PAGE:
Tucker, Mary

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                                 By Margery MacRae

Mary Tucker, of White Rapids, and now residing at Mount St. Joseph in Chatham, celebrated her 90 birthday on August 5. Born in Boston, MA., in 1905, Tucker's mother passed away when she was just a baby, leaving an older sister, Elizabeth for their father to care for. Before long, Tucker's father found himself unable to care for his children and was forced to place his two young daughters in an orphanage. "I was young, but I remember the orphanage and how frightened I was of the nuns. My sister ran away one day, but she was found by someone who took her home and gave her a good home," the elderly lady recalled in an interview in Chatham. As for Tucker, she was adopted by Wilfred and Bridget Gillis who were from P.E.I. but had gone to Boston to work. A few years later, Bridget came home to N.B. to care for her sick mother, and the family remained here. .

At 14 years of age, she married Stanley Tucker, and the couple raised a family of 10: Niola (Mrs. Burton Dunn), Bernice (Mrs. Vincent Duffy), Mary Tucker, Edison, Roy, Robina Underhill, Joseph, Tony, Jermone (deceased); Dolores (Mrs. Norman Sturgeon), and Ellery. She has 45 grandchildren and several great-grandchildren.

Much to Tucker's disappointment, her sister, whom she met just once in 1956, did not want to keep in touch. "I had had a couple of letters from her before that, but she was brought up in a wealthy home, and she seemed to be mad at our father for not keeping us together." As for me, I never saw my father again, but I heard from him after I was married. He married again and had two more daughters, Rose and Helen, who are living in the United States," Tucker recalled. "I know that my sister didn't marry until she was 80."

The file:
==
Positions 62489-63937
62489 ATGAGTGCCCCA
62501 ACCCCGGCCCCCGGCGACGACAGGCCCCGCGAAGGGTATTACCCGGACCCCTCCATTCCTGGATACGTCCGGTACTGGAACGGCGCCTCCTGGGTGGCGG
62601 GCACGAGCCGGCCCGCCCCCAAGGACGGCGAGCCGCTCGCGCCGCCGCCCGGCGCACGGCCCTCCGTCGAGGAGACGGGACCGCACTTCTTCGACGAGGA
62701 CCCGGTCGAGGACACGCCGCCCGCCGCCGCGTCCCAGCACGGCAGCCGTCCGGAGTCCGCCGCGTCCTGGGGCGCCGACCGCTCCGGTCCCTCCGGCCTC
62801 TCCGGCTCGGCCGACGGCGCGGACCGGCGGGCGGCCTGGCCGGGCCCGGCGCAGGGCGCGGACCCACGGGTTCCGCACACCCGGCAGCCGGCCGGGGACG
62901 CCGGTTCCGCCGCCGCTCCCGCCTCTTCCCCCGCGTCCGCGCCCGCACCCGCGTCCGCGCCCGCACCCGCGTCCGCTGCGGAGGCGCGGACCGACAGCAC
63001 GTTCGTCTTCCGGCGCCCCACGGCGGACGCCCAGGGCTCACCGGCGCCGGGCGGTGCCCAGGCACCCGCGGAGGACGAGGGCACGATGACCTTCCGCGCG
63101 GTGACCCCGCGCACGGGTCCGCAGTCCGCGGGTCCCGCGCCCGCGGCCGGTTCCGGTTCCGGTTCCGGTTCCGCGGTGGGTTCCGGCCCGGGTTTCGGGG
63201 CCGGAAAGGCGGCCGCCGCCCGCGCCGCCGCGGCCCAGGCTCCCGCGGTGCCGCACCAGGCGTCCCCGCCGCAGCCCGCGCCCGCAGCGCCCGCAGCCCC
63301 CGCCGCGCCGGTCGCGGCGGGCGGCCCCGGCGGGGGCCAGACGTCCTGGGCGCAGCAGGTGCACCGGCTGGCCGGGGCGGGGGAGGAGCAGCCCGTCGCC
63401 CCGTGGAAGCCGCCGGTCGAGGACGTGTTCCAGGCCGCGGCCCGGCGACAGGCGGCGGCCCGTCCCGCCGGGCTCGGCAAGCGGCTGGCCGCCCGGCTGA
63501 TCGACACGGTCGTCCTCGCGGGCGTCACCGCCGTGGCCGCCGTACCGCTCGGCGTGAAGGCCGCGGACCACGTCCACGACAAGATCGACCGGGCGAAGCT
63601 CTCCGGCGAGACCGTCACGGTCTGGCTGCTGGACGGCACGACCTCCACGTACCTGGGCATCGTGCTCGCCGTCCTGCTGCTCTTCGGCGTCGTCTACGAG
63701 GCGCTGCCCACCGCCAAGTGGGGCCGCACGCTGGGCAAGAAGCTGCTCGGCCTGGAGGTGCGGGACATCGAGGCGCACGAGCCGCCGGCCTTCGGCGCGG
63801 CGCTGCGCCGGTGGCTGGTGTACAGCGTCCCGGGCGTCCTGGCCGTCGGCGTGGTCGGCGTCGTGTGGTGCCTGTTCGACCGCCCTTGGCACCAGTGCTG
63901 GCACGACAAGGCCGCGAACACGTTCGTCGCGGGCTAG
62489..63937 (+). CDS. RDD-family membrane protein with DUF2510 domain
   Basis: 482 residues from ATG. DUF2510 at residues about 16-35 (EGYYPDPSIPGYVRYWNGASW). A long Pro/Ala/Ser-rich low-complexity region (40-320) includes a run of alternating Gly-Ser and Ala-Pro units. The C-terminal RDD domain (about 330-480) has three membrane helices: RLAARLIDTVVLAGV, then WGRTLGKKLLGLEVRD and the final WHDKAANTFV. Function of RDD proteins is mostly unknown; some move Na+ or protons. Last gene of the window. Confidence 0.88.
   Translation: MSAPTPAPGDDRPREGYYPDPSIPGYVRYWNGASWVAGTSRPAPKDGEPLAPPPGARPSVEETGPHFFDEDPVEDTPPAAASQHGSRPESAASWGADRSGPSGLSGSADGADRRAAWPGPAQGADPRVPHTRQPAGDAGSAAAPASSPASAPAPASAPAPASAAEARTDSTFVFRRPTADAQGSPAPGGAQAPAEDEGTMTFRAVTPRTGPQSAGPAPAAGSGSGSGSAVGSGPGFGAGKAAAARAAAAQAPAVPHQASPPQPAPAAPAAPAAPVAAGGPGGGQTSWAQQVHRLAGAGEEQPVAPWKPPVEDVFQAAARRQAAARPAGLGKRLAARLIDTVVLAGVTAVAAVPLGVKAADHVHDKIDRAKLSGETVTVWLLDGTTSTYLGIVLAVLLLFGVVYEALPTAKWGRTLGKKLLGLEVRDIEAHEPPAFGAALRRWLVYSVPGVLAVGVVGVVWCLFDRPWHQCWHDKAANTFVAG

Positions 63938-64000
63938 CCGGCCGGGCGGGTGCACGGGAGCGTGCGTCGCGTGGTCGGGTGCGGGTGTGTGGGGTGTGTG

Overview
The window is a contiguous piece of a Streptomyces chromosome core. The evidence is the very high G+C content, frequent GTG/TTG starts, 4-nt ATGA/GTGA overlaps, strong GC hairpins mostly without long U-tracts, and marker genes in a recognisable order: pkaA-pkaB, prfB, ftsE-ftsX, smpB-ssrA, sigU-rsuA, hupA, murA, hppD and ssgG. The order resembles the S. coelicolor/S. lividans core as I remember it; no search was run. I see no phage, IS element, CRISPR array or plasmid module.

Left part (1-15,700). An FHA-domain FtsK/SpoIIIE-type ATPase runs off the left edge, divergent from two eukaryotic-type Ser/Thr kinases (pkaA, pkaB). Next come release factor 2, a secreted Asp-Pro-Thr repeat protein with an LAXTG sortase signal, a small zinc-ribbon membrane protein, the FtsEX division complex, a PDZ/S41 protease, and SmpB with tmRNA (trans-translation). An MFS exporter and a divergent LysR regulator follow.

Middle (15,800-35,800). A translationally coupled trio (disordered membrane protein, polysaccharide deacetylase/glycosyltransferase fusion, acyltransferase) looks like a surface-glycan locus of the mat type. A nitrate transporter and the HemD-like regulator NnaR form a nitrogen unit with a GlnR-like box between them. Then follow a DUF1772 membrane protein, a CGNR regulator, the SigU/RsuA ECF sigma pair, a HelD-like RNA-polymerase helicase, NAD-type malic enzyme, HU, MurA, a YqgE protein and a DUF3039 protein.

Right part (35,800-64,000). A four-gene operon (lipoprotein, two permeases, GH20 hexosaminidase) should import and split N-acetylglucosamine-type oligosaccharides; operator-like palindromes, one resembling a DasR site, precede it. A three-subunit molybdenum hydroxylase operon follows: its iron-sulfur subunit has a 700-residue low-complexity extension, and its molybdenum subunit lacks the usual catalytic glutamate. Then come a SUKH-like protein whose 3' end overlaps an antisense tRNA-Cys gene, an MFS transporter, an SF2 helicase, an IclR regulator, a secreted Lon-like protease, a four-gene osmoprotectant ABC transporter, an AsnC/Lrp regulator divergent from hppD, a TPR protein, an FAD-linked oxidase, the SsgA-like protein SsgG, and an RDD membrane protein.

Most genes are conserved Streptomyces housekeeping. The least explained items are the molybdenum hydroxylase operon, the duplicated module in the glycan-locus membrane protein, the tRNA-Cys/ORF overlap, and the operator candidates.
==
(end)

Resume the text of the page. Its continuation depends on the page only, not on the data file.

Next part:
"I remember attending the little one-room school in White Rapids, but I can just remember one teacher, Verna Clark." One day a trustee, John Williams, came to our school and told me I was the best reader and writer in the school. I'll always remember that," she laughed.

Five years ago Tucker came to live at the Mount where she says she settled in 'just like home!’ "I love it here, and everyone is just like family. My family is good too, and they visit me quite a lot." Although Tucker's vision is not so good any more, which makes it difficult for her to read or watch TV, she dearly loves to play bingo.

Because her legs have been giving her some problems, she is now confined to a wheelchair which made it impossible to visit her daughter Viola for her birthday party. "I enjoy some of the activities they have for us here, and I also pray a lot," she said. About 35 relatives and friends joined Tucker in the celebration of her birthday at the Mount. She was the recipient of many nice gifts as well as congratulatory messages from Prime Minister Chretian and Premier McKenna.

Source: Miramichi Leader – August 15, 1995

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